P>Fungi utilize a phosphorelay system coupled to a MAP kinase module for sensing and processing environmental signals. In Aspergillus nidulans, response regulator SskA transmits osmotic and oxidative stress signals to the stress MAPK (SAPK) SakA. Using a genetic approach together with GFP tagging and molecular bifluorescence we show that SakA and ATF/CREB transcription factor AtfA define a general stress-signalling pathway that plays differential roles in oxidative stress responses during growth and development. AtfA is permanently localized in the nucleus, while SakA accumulates in the nucleus in response to oxidative or osmotic stress signals or during normal spore development, where it physically interacts with AtfA. AtfA is required for expression of several genes, the conidial accumulation of SakA and the viability of conidia. Furthermore, SakA is active (phosphorylated) in asexual spores, remaining phosphorylated in dormant conidia and becoming dephosphorylated during germination. SakA phosphorylation in spores depends on certain (SskA) but not other (SrrA and NikA) components of the phosphorelay system. Constitutive phosphorylation of SakA induced by the fungicide fludioxonil prevents both, germ tube formation and nuclear division. Similarly, Neurospora crassa SakA orthologue OS-2 is phosphorylated in intact conidia and gets dephosphorylated during germination. We propose that SakA-AtfA interaction regulates gene expression during stress and conidiophore development and that SAPK phosphorylation is a conserved mechanism to regulate transitions between non-growing (spore) and growing (mycelia) states.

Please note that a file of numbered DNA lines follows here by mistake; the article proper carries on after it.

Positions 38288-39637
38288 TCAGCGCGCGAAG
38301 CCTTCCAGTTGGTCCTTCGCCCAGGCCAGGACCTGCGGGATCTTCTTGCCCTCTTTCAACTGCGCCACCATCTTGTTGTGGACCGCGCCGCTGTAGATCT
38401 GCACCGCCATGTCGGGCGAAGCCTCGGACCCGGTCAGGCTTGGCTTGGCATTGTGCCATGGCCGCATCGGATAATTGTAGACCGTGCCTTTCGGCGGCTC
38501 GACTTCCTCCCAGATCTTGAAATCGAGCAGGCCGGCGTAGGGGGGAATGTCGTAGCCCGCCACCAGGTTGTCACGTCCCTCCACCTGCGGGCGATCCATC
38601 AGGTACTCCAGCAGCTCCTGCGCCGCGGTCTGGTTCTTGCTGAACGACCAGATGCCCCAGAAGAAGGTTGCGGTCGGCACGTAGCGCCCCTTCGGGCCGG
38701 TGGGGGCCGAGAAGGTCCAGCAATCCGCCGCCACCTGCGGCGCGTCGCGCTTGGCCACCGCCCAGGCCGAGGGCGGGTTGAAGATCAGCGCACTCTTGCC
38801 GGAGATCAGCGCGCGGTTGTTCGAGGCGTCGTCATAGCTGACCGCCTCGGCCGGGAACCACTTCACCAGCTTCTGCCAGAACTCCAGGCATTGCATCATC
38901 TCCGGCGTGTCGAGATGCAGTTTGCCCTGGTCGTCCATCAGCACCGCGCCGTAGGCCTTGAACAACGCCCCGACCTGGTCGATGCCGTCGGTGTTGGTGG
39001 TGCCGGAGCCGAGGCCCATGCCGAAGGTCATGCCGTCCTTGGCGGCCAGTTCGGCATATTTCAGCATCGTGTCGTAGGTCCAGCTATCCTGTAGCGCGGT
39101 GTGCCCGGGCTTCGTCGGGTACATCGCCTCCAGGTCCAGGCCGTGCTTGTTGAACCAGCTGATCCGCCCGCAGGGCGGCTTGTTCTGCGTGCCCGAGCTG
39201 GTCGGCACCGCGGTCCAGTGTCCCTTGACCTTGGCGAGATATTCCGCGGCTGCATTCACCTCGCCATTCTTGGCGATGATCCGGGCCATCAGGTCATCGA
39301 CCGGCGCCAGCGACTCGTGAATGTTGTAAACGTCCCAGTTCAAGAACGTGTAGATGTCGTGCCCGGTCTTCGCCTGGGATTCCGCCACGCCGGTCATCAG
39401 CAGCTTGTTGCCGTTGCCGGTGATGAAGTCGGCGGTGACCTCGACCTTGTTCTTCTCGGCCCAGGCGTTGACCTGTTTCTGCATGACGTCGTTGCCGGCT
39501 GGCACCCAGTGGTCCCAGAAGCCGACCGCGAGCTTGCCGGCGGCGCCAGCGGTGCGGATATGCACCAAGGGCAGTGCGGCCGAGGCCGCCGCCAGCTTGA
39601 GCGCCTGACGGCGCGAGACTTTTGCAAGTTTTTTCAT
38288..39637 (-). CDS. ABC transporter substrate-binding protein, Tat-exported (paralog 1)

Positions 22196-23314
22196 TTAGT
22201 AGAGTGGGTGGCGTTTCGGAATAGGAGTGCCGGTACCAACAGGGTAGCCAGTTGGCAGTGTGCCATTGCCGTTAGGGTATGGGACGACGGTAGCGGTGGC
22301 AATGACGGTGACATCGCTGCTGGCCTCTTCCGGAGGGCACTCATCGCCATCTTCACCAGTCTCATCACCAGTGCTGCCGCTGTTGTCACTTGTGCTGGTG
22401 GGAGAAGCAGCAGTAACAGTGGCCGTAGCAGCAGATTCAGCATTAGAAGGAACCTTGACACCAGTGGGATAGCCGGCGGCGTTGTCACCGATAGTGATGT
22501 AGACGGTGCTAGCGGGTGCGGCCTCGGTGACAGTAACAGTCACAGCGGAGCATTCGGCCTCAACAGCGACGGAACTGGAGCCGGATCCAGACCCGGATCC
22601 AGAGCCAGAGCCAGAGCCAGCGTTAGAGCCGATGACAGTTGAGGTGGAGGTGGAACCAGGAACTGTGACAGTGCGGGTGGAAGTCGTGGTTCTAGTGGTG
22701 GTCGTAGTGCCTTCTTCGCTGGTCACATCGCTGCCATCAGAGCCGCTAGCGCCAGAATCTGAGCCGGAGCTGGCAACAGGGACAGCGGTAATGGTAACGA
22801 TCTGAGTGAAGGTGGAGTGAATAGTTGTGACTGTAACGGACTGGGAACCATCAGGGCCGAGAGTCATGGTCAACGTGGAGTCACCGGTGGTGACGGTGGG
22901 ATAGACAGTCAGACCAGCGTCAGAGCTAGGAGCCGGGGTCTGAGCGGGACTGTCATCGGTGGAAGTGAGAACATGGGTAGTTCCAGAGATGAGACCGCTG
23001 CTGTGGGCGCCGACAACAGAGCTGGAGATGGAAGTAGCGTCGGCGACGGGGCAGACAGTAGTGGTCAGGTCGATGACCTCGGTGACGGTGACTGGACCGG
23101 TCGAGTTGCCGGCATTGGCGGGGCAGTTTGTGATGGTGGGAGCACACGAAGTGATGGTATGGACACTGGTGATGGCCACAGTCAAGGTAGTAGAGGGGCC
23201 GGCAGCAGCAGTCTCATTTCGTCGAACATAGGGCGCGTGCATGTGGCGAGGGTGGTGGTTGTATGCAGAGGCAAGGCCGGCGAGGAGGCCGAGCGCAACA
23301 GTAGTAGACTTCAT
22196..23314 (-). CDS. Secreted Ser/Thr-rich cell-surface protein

Última actualización: 15/12/2017